If you are using Internet Explorer and if it has the flash player plug-in installed then an attacker can steal files from your local file system through the browser. For this attack to be performed the victim and attacker should be part of the same private network, the best candidate for this is unsecured WiFi hotspot.
The attack is possible because of some unique characteristics of Internet Explorer and Flash player which in isolation don’t create so much of a problem. But you put them together and you end up with a real killer.
Internet Explorer will automatically load any resources from network shares with anonymous read access, it does not prompt the user for permission. If any website includes an iframe to a resource from a network share then it is loaded.
Flash files loaded from network shares can read files from the local file system even if they run within the browser. Such files must have the "Access local files only" setting for "Local playback security".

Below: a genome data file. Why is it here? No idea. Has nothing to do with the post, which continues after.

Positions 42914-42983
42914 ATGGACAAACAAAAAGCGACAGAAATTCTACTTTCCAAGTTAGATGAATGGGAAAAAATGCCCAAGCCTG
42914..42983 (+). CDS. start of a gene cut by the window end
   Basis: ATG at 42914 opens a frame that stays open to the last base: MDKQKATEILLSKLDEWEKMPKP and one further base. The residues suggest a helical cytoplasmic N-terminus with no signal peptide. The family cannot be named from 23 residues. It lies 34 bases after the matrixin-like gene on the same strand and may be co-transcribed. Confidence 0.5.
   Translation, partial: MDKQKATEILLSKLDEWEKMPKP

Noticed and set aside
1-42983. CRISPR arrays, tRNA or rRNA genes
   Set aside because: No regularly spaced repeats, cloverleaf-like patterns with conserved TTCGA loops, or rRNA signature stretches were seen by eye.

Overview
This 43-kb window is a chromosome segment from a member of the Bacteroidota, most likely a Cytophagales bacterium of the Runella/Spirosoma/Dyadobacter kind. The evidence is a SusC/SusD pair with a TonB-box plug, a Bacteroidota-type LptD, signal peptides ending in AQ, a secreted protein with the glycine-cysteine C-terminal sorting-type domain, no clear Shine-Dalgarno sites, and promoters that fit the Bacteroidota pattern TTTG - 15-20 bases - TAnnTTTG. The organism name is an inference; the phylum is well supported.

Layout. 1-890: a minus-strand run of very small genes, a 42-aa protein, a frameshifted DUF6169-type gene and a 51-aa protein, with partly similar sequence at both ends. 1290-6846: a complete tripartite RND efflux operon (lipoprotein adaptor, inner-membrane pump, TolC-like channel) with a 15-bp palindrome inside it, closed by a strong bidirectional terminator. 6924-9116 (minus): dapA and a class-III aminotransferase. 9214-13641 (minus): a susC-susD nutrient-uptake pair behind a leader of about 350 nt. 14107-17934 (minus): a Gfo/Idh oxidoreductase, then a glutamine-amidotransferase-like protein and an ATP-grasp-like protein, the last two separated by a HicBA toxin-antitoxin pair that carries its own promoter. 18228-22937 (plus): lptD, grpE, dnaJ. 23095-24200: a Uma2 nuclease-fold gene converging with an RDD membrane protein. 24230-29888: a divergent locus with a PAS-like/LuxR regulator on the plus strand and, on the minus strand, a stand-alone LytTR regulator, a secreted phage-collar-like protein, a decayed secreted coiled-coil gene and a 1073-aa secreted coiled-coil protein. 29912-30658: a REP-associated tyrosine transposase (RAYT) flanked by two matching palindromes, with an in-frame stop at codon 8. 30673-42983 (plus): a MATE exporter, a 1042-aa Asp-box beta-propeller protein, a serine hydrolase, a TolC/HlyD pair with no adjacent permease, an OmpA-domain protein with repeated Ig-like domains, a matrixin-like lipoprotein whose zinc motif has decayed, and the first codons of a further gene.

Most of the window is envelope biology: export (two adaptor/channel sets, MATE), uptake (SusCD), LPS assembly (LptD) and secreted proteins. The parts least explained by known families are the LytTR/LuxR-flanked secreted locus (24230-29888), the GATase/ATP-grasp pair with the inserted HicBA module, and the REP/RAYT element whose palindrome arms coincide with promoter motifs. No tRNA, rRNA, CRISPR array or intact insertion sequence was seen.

Though they can read files all networking capability for these files are restricted, well almost. Since the flash player considers network shares as local file system, flash files can read files placed in network shares as well. Reading a file from a network share requires making a SMB request over to the server containing the share. This request carries the name and location of the file to open, this can be of a maximum length of 259 bytes.
This feature can be used to send data as well by putting the data in the SMB request. For example a flash file from an anonymous share on the attacker's computer loads in the victim's browser in an iframe. This reads files from the victim's local file system and breaks down the file contents in to smaller chunks less than 259 bytes each. Now the flash file attempts to read files from the attacker’s anonymous share but instead of specifying a valid filename it gives one of the chunks as the filename. Now this chunk goes to attacker's system in a SMB packet. The attacker can sniff these packets, extract the chunks and assemble them together to get the entire file content out. It is possible to transfer data at the rate of 234.24 kbps using this technique.
Imposter can perform this attack but it has a slightly lower transfer rate since it includes some metadata in the request to help in reassembly. The whole attack is silent with no user interaction or alert. I would be giving more details on this attack in a whitepaper, should be out soon.